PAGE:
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Camp Styles

Camp Styles

Camp Styles

Every camper has his or her own style. For some, the perfect camping trip means strapping on a backpack and heading for the backcountry. For others, it’s a way to spend time with family and friends in a natural surrounding away from the hustle and bustle of everyday life. For others, it is a way of life – camping full time in an RV. Many people camp to be close to recreational activities such as hiking, fishing, water sports, and ATVing. Find your camp style.

Farm Camping

In our hectic, fast-paced world, getting back to nature can mean many things. For you and your family, it may mean spending time in the woods, far from the sounds of highways and cell phones. Or your family outings may have an educational purpose. Maybe you’d like your kids to know where their food comes from and to learn about growing fruits and vegetables. If that’s the case, then farm camping is your ticket!

Farm camping is less about where you camp and more about what you do during your days. Whether you camp at a nearby RV park, campground, or right on the farm grounds, what’s important is the time you spend exploring the farm during the day. Many family farms are happy to welcome visitors and to show them the ins and outs of the farming life. You and your kids might get to collect eggs from the hen house, watch the cows be milked, and pull fresh carrots from the garden.

If you visit a region that’s known for a particular farm product, you can probably find tours that include behind-the-scenes looks at the animals and plants that make the product possible. For instance, you can often meet the dairy cows on cheese or ice cream-producing farms. Farms that specialize in goat cheese or sheep’s-milk yogurt may have animals for the kids to pet. And many stables are happy to introduce kids to a friendly horse or two.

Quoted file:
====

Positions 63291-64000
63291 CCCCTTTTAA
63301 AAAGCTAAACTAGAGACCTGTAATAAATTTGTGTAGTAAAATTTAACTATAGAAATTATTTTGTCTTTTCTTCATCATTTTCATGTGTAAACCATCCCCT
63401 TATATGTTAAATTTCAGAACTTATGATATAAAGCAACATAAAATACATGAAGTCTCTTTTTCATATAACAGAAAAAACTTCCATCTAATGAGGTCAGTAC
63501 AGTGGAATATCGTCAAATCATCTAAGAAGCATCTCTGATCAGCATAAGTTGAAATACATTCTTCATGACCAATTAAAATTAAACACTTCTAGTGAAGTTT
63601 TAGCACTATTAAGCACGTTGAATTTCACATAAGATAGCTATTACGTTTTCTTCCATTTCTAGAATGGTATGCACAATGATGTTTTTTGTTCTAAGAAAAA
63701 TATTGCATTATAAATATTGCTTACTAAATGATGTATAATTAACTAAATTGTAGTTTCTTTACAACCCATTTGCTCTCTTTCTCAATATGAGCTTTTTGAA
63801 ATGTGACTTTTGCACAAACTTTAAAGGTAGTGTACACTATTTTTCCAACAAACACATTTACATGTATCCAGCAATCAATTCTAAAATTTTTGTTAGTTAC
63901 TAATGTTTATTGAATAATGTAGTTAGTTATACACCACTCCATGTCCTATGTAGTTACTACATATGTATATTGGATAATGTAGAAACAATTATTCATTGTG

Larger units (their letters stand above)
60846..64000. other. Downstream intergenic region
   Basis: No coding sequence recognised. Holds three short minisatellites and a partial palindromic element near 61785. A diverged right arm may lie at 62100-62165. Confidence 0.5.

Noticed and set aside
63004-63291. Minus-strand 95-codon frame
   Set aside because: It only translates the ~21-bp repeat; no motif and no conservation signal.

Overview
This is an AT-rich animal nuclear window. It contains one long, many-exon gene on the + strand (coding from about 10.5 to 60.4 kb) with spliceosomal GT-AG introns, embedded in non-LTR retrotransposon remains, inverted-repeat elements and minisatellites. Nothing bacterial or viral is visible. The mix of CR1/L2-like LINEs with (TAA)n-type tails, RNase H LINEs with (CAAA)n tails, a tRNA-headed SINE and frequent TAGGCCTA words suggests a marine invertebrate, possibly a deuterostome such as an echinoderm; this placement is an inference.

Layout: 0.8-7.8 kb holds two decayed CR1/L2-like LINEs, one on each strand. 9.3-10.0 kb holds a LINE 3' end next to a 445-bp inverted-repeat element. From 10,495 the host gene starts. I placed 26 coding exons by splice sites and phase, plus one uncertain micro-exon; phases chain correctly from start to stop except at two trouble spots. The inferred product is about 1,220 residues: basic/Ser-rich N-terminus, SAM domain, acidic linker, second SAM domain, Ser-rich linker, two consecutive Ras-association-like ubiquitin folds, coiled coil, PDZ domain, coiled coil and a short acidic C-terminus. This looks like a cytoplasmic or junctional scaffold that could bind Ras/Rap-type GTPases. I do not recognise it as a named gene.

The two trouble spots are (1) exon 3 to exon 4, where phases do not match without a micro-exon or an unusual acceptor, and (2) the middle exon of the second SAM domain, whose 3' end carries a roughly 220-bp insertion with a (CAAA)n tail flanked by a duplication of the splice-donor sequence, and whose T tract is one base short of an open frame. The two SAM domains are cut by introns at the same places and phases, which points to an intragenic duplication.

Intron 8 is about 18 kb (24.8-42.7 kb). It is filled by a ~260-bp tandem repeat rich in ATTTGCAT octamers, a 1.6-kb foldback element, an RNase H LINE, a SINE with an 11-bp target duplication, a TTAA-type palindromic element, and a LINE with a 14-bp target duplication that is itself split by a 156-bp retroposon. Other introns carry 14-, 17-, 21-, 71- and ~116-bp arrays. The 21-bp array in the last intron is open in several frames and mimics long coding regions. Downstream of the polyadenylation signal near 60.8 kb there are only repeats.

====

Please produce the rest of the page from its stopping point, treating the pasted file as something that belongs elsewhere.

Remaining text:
A great way to start out your farm camping adventure is by adding one or two discreet activities, to see how your family responds. You might go to a pumpkin patch to pick your Halloween pumpkins, or go berry or apple picking at a u-pick field in the summer. Make a habit of stopping at farmer-owned fruit and vegetable stands and asking how the crops are doing that year—your kids will pick up on your interest and they’ll become curious, too. Farmer’s markets are also a great place to introduce your kids to vegetables they might not have encountered before. They can see Brussels sprouts still on the stalk, garlic with the stems still attached, and carrots with their feathery green tops.

Festivals that celebrate farm produce are also a great way to have a farm experience during your camping vacation. You might head to the famous Garlic Festival in Gilroy, California, to the Tyler Texas Rose Festival, or the Georgia Peach Festival in Byron and Fort Valley. No matter how obscure the fruit or vegetable, you can bank on there being a festival somewhere in the U.S. that celebrates it.

Vineyards are also great places to get in touch with the land. Many vineyards give tours of their fields, allowing you to stand in a field of grape vines and soak in the scents, views, and serenity the farmer feels every day. You might find terrific wildlife viewing at the vineyard—ask if you should watch for hawks, eagles, foxes, or deer. The vineyard you visit might grow a small amount of a side crop like tomatoes, vegetables in a garden, or a specific variety of flowers.

You can also get a taste of the farm life by visiting the state or county fair in the area you’re visiting. Whether you’re headed to Saint Paul, Minnesota (home of the largest state fair in the country) or are just taking in the local fair in a small county, you’ll find plenty of animals and farm products at the fair. Look for 4-H activities and strike up a conversation with the kids. You’ll learn all about how they raised their goat or chicken or rabbit, and you’ll come away with a deeper understanding of animal husbandry. At some fairs, 4-H volunteers run a small petting zoo, where your kids can touch friendly pigs, geese, goats, and sheep.

No matter what approach you take, you’ll be enriched by your contact with farms and farmers. Farms represent the source of life, a place where nature’s cycles are played out every day. It’s a phenomenal learning-place for kids, and a soothing experience for adults of all ages.
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